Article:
Repair Your Damaged Achilles and Get Back in Action.
Your Achilles tendon is a strong and fibrous cord that connects your heel bone to the muscles in the back of your calf. A tendon rupture often makes itself known with a popping sound and sharp pain in the lower leg and back of the ankle.
- If your Achilles tendon has been torn in two, you may be a candidate for an Achilles tendon repair.
- Your Achilles tendon needs to be fully functioning in order for you to walk correctly.
About the Surgery
There are two different types of a surgery your doctor may utilize in order to repair an Achilles tendon. In open surgery, a large single incision is made on the back of the leg. In percutaneous surgery, several small incisions are made instead. The minimally invasive version is preferred, because it results in reduced pain and reduced recovery time.
During the surgery, the tendon is sewn back together. A nerve block is often used to reduce pain after surgery. Sutures are used to sew the ends of the ruptured tendon together, and then the incision(s) are closed.
The surgery is performed often a full week after the rupture occurs, in order to allow time for the swelling in the area to decrease. The surgery is considered to be very successful, however, it is important to remember that your foot will likely be less strong than it was previously.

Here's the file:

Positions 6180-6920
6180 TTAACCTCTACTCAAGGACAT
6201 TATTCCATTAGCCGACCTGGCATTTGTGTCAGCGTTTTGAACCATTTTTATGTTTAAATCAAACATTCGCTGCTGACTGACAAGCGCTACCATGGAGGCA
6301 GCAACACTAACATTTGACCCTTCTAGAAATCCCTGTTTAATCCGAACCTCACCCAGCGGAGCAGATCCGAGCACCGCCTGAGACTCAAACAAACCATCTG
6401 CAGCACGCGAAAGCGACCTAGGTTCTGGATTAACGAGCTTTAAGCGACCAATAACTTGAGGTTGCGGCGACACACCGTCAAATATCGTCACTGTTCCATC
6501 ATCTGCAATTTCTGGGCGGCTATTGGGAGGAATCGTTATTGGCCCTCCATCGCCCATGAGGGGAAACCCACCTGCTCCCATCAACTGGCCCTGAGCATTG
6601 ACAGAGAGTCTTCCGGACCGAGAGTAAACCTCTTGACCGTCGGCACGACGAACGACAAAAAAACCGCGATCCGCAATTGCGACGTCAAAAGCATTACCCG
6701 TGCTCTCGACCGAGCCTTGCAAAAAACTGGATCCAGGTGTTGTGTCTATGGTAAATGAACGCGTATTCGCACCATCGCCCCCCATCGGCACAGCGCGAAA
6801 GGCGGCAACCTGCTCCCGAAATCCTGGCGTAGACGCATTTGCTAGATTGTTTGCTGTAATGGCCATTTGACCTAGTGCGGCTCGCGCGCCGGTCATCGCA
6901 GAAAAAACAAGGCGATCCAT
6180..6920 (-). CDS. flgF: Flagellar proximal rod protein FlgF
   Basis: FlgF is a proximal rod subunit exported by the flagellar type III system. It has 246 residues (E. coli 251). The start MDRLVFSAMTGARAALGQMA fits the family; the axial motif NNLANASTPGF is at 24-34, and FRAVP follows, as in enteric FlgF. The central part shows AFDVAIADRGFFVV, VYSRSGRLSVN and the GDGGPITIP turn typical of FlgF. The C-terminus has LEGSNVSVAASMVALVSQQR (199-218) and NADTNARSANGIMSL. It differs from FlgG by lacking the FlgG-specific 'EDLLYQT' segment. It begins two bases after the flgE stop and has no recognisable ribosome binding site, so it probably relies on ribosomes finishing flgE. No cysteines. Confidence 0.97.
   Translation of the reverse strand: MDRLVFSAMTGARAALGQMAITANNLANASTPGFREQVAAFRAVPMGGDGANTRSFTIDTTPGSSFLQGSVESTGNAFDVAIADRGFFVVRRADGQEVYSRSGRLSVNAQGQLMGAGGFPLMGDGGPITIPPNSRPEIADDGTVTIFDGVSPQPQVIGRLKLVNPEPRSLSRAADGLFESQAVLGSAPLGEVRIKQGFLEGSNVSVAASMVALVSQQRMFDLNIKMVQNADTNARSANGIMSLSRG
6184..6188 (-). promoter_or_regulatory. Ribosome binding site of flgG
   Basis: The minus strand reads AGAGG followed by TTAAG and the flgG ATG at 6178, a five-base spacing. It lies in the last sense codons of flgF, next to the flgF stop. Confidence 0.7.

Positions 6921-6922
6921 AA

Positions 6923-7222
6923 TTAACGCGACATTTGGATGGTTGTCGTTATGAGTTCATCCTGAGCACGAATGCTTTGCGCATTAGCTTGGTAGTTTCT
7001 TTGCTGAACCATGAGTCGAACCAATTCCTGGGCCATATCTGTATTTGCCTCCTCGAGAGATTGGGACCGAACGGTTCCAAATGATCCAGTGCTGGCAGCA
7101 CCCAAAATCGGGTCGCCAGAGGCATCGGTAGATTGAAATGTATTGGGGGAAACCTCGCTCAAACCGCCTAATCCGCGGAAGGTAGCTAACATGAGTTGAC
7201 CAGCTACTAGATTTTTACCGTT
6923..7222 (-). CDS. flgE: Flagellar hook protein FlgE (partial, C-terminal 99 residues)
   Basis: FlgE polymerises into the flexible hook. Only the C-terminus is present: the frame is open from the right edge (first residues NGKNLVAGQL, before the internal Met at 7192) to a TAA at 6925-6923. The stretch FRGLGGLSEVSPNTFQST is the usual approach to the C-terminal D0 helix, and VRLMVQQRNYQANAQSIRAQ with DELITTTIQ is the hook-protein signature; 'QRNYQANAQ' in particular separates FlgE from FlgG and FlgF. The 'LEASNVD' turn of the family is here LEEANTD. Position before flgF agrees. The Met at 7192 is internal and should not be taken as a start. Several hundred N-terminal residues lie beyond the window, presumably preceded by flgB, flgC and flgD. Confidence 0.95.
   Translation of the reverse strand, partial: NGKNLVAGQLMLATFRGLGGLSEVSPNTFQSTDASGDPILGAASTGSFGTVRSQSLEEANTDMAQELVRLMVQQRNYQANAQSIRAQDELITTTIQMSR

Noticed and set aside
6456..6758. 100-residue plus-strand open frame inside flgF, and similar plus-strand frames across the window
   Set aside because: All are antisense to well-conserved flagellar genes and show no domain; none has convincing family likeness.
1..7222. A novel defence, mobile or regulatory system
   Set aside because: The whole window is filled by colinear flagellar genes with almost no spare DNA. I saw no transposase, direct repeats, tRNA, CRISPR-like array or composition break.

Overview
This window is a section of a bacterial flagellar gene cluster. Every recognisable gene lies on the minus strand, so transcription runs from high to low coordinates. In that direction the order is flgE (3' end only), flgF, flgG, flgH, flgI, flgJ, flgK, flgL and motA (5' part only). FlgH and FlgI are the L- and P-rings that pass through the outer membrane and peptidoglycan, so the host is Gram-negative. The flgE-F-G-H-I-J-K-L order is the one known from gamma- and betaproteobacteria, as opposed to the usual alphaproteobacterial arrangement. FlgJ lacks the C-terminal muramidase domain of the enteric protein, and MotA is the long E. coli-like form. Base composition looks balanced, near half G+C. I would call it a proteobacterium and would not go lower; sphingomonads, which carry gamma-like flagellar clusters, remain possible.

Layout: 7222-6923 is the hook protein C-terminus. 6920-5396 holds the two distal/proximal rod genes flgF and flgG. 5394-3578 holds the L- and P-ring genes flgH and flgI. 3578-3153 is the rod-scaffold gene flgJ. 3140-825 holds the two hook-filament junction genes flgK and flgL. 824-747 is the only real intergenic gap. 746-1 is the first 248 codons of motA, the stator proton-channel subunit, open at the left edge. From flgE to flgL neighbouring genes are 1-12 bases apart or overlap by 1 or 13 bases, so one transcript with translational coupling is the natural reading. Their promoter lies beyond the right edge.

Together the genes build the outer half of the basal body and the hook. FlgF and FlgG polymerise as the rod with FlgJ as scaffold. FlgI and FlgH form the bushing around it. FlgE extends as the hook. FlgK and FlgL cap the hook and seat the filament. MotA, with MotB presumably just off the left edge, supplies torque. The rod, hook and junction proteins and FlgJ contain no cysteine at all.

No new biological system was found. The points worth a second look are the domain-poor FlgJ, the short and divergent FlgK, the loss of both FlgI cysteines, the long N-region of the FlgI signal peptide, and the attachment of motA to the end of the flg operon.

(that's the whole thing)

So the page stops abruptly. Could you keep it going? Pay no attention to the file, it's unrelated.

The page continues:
Am I a Candidate?
Although some Achilles tendon ruptures are treated with immobilization (such as the use of a cast, brace, or splint), surgery is able to reduce the risk that the tendon will rupture again.
In general, healthy and active patients are the best candidates for this repair. Often, these patients have a strong desire to return to physical activities such as running and biking. Your foot doctor will be able to help you determine if the procedure is a good fit for you.
If a nerve block is used during the procedure, the numbing sensation will wear off anywhere from eight to 24 hours after the surgery.
You will need a walking boot or cast for several weeks after the procedure. While the medical device is still on, you may be told that it is time to start physical therapy and weight-bearing exercises. Your overall recovery can depend on the type of surgery that is used, the extent of your tendon damage, and how soon you are able to begin rehabilitation exercises. The risk of re-rupture of the tendon is less than five percent. In cases of re-rupture, the tendon can be repaired again.